Parents are often told not to let our kids 'get away' with things or not to 'give in' or not to let them run the household etc. etc. But letting a child be who they are at the age-appropriate time is not doing those things. It is merely respecting the child as a fellow human being who is that a very different stage of development.
    If you like to read I have three books suggestions that you may find helpful. One is mothering your nursing toddler. The other is your one year old (or your two-year-old) you could read it either at this point-by Ames and Ilg. The last and this is my favorite of all is 'kiss me' by Carlos Gonzalez, a pediatrician.

  7. #7
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    Default Re: Too much going on! I feel resentment towards my son

    Just want to say thank you.

    We are no longer talking of weaning him, which was my decision. It makes me so sad to think of taking his nursies away from him. We are still having a difficult time with him wanting more freedom, especially in the middle of the nights, when he wants to play or eat in the middle of the night and will not just nurse back to sleep like he used to.

    Now that he is doing much better with the potty training, his behavior has gotten much better. It's still not easy - as we all know - being a mom is HARD!!! But I'm doing my best and feeling much better, so thank you all!
    Nursling: Kevin (March 2012)

  8. #8
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    Default Re: Too much going on! I feel resentment towards my son

    Kevin's mom. I am glad to hear you aren't going to wean him if you think it's not ready, but I was coming to say that two is DEFINITELY old enough to work on nursing limits and manners. He is old enough to get that at this point it's a relationship between the two of you and he has to ask nice and be willing to negotiate so that you are a willing participant.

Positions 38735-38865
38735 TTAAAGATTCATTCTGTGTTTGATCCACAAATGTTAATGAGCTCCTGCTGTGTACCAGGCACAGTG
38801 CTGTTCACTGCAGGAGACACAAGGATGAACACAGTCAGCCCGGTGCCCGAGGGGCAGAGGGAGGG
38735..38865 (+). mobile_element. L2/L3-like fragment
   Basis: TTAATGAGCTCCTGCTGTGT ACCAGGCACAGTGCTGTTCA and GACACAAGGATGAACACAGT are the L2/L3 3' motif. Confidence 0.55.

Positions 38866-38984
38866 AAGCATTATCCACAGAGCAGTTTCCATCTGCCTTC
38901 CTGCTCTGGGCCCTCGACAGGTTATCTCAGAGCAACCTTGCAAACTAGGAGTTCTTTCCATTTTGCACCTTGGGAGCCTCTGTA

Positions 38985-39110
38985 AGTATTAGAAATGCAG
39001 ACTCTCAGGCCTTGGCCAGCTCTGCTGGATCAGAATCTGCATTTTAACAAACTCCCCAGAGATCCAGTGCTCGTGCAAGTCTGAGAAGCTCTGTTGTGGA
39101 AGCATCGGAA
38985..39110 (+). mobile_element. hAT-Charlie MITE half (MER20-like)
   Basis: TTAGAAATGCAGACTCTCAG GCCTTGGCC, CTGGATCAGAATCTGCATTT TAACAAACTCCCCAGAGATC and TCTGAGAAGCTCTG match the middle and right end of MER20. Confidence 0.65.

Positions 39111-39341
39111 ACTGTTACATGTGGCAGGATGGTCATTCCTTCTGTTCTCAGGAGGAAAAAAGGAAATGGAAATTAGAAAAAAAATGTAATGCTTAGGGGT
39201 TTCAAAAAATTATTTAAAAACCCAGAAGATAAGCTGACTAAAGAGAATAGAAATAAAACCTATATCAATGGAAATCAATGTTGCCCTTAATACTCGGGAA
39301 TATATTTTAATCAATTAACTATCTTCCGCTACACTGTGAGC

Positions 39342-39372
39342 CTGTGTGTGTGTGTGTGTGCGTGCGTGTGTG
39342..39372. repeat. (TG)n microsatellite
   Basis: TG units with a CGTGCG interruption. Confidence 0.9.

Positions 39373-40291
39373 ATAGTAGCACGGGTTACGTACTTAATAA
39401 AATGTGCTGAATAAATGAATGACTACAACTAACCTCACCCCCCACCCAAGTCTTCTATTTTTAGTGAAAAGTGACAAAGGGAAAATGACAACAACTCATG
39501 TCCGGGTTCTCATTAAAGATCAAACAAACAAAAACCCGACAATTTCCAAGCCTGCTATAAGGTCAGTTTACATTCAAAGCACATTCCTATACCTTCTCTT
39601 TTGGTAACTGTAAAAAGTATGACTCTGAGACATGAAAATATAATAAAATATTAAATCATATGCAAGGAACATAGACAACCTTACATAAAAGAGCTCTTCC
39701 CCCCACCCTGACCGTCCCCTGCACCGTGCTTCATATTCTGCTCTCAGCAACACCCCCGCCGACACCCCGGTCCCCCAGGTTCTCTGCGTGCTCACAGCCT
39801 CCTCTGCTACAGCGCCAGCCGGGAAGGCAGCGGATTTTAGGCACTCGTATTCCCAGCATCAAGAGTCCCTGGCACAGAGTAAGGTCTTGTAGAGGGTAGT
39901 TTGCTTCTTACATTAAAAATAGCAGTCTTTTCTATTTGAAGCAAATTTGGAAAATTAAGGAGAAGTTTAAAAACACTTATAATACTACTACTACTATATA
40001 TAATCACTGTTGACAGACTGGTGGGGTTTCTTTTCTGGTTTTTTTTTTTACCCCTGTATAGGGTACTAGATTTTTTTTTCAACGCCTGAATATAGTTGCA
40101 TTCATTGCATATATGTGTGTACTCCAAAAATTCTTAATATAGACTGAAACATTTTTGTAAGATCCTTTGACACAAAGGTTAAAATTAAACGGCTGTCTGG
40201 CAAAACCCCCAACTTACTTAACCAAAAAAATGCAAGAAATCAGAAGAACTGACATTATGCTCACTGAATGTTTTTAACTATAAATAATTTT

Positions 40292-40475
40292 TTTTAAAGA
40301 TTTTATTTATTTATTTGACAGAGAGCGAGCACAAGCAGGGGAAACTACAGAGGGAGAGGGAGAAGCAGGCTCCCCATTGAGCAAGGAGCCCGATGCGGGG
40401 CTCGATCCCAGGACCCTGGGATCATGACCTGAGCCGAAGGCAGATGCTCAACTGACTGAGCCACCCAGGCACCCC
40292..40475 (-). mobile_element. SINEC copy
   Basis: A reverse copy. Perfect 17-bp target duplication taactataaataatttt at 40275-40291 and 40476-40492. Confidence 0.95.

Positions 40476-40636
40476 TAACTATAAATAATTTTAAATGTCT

Way too lazy for formula

  9. #9
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    Default Re: Too much going on! I feel resentment towards my son

    First of all, hugs, Mama I've been where you are. Resentment towards their own child is not a feeling any good mother wants, but sometimes it happens. For me, it took me a long time to realize that the resentment wasn't really the kid's fault, but sprouted up because of my own feelings of inadequacy and feeling like I was letting him down. In other words, it was myself I was resenting, but I caught myself projecting that resentment onto my son, and that had to stop. I'll confess I didn't handle things as well as I should have with DS2, a fact for which we are still suffering rammifications today. But it did help me to be a better mom to DS3, who has been an even more difficult toddler than his older brother(!).

    Setting limits at this age is not only advisable, but imperative. Your toddler NEEDS you to set limits for him; he is not yet capable of doing it himself. With DS3, when he asks to nurse at a time when I can't completely drop what I'm doing for an indeterminate amount of time, I tell him "we'll nurse to the count of ten," and then I will count-- fast or slow, depending on how much time I have-- and then unlatch him when I get to ten. He doesn't always like this rule and he lets me know it, but he accepts it because I've been consistent about it. He has also been night weaned for several months now (even though he still wakes a couple times a night and we help him settle back down in other ways), because I've been consistent about refusing to nurse after that last session before bed, until the sun is up in the morning. He doesn't NEED to nurse every time he thinks he does; what he is really needing is simply comfort and security, and I believe I can still give that to him (indeed, I am more WILLING to give that to him) without giving in to every request to nurse. Of course, you will make your own choices about what demands you are willing to accommodate and where you will set your own limits.